Are Women Affected More Than Men?

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There are countless symptoms and dysfunctions associated with the TNS (trigeminal nervous system), and unfortunately women are more prone to them than men.  As medical professionals, a thorough examination should be performed on each and every patient to assure that nothing is being overlooked.

The list associated with the CSNB (chief sensory nerve of the brain) is extensive and includes migraines, headaches (tension, sinus and morning), sinusitis, fibromyalgia, chronic pain, insomnia, chronic fatigue, anxiety, panic attacks, trigeminal neuralgia, irritable bowel syndrome, stabbing ‘ice pick’ pain in the eye, vision problems (auras, blurred vision, light sensitivity, and glaucoma), Sjögren’s syndrome, vertigo, Lupus, multiple sclerosis, adult scoliosis, osteoarthritis, rheumatoid arthritis, depression, dementia, and Alzheimer’s.

Skull diagram

 

 

 

 

 

 

 

 

Men also experience these problems, but the CSNB is four times more likely to be under attack in women (who are also more four times more likely to have TMJ dysfunction). Women fall victim to these symptoms and dysfunctions because they face physical abuse more than men and their ligaments are more elastic.  The NIH and the Michigan Medical School research prove that women feel more pain than men.

Physicians, and dentists in particular, have a huge advantage in the treatment and prevention of TMJ disorders. Dentists are trained to use teeth as a vertical support system to avoid a lifetime of irritation to the CSNB.

Dentist working on a woman's teeth

 

 

 

 

 

 

 

When you have a malocclusion, meaning that your teeth and jaws are positioned incorrectly, your body becomes accustomed to functioning at an insufficient level.  This, in turn, triggers TMJ dysfunction along with numerous concomitant symptoms and dysfunctions that linger throughout the majority of some people’s lives.  Structures in the head and neck transmit continual impulses through the brain, eyes, ears, sinuses, and the trigeminal nucleus in the brainstem.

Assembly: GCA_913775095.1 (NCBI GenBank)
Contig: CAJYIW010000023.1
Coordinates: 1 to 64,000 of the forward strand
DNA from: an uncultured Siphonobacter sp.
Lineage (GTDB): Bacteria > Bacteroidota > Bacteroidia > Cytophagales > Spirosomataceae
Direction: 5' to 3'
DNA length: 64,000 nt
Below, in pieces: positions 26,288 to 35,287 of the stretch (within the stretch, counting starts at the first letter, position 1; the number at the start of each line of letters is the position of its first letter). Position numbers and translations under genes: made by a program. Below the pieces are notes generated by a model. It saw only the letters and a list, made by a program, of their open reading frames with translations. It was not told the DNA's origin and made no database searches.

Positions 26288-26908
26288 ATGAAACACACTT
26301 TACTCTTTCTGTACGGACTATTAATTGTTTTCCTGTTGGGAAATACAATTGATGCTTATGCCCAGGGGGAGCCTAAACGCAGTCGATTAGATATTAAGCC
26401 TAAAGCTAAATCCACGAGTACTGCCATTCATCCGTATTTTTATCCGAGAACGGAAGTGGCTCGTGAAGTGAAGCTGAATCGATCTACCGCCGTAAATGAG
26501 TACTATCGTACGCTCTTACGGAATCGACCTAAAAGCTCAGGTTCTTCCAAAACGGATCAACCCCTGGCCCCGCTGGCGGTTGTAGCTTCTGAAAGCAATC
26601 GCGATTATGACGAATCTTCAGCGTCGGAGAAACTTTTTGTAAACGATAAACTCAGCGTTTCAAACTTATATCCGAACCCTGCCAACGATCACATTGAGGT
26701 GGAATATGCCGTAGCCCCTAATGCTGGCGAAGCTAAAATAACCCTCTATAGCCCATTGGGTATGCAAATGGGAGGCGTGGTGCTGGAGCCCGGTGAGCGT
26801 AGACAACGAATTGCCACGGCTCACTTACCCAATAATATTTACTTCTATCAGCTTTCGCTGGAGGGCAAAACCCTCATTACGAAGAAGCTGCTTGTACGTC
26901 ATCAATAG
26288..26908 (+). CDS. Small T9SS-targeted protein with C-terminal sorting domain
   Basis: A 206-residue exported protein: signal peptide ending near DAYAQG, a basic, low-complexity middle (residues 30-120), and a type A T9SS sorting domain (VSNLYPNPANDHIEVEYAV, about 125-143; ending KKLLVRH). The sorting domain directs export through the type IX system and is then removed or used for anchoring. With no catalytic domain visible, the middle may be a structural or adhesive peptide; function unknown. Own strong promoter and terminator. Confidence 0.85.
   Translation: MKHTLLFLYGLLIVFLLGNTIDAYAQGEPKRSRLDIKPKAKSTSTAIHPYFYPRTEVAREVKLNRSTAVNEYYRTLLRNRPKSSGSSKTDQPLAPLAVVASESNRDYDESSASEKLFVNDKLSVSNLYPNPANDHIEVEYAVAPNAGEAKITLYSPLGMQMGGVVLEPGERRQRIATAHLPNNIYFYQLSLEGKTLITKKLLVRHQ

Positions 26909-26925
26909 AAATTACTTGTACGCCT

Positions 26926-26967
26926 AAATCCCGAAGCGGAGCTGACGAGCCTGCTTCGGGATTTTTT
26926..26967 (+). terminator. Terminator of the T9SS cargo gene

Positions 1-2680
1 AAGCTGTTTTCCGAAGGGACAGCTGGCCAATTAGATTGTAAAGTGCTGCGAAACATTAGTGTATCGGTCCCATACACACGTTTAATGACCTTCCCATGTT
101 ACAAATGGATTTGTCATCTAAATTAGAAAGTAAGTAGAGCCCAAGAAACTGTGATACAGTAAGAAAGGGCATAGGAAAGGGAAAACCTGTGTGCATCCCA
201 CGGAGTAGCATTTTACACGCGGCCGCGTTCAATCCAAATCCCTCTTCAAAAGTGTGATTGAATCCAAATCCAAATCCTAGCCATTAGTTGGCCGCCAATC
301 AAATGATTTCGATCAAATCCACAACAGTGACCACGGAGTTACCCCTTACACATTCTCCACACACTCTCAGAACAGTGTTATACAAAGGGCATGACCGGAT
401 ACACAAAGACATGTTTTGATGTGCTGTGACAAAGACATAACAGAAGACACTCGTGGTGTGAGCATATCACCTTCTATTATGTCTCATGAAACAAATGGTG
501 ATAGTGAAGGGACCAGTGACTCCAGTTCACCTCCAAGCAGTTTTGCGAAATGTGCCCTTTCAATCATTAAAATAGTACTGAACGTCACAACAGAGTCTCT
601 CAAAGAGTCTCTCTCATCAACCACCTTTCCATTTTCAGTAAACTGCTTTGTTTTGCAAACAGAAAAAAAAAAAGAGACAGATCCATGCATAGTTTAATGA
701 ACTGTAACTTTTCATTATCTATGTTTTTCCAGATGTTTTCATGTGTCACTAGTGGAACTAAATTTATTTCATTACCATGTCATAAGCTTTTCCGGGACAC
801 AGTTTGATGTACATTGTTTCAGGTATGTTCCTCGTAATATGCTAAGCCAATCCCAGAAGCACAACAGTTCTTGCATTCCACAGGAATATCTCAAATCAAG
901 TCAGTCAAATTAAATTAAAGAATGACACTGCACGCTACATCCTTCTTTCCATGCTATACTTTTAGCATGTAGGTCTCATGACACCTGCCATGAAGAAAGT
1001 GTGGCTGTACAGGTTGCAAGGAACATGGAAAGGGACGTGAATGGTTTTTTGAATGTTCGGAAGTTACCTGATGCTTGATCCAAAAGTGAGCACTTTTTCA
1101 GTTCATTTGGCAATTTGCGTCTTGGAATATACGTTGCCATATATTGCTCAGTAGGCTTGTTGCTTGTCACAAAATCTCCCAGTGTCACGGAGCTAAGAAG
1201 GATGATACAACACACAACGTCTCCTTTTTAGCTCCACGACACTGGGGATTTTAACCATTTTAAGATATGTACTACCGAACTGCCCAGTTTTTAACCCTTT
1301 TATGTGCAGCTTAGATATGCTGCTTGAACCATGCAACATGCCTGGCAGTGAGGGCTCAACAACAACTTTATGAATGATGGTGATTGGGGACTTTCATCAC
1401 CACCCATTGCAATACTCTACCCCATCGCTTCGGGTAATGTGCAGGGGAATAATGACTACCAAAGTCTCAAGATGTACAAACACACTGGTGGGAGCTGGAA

Malocclusions Teeth Diagram

 

 

 

 

 

 

 

This causes the bones of the TMJ to rub against the auriculotemporal branch of the TNS, prompting referred pain and muscle spasms associated with the joint dislocation.  Malocclusion also causes gum disease, tooth loss, enamel wear, and arthritis.  Studies indicate that when the teeth and jaw joints do not align properly during the early stages of life, then the CSNB is over-stimulated, leading to pain, poor sleep, fatigue, and other symptoms.

Dentists that use a customized mandibular repositioning device are able to reestablish balance and support by correcting the malocclusion to a stable jaw joint position (and therefore stable occlusion).  By doing so, joint space is created, thus lessening, and eventually eliminating, chronic lifelong pain and dysfunction.  Physical therapy, physical medicine techniques and protocols such as trigger point or entrapment neuropathy injections can relieve the muscle pressure on the Trigeminal or Greater Occipital nerves.

Teeth mold